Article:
Just got back from a wonderful weekend in Reykjavik, at the conference Byltingin 1809 (Revolution 1809), celebrating the 200th anniversary of that revolution and its wayward hero Jørgen Jørgensen (or Jörundur in Icelandic; Jorgen Jorgenson in English). What a guy! I won't go on and on about the story here, but here's the background on my website.
The conference was a heroic achievement in itself, conceived and beautifully organised by the historian Anna Agnarsdóttir, who managed to make it happen at a time when things in Iceland are far from easy (though not quite as bad as 200 years ago, when Icelanders were starving and living on moss scraped off the rocks).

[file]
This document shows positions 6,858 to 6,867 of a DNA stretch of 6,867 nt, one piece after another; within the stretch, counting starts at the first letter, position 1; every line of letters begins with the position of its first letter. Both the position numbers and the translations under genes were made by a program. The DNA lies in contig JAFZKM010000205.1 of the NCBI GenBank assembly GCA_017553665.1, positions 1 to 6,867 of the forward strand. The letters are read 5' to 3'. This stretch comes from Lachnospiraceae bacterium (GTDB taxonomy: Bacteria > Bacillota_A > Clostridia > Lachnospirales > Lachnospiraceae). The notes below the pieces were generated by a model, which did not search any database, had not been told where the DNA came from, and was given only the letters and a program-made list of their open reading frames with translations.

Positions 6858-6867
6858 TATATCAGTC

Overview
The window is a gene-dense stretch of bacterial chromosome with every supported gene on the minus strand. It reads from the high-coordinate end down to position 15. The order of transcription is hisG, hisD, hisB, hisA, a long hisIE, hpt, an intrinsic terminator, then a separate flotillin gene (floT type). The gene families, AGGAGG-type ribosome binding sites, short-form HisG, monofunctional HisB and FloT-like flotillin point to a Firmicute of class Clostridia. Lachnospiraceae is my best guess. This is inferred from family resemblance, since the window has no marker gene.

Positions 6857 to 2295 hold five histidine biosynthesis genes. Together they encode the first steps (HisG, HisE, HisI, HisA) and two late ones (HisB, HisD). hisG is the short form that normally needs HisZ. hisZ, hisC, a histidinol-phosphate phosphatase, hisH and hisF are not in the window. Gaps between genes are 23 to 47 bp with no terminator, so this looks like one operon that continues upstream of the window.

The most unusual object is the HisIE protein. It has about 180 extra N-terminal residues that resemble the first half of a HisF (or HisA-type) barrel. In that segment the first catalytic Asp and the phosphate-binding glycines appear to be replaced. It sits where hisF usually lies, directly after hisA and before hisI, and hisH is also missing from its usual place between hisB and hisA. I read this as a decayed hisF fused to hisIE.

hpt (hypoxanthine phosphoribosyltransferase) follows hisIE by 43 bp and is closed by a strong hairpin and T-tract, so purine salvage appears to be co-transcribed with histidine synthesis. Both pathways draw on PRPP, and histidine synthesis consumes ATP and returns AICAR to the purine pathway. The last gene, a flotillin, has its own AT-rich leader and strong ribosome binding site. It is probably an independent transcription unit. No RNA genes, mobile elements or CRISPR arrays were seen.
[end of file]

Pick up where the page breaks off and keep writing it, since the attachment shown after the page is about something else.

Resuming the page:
Jørgensen had a rough time in Icelandic history for many years. People know of him, it's true, but they have never taken his revolution seriously. Yet he did set out to reform schools and health care, abolish crippling debts, establish the country's neutrality in the Napoleonic wars, and restore Iceland's lost ancient parliament. That all sounds pretty serious to me. And maybe this conference will be the start of a new way of looking at him.
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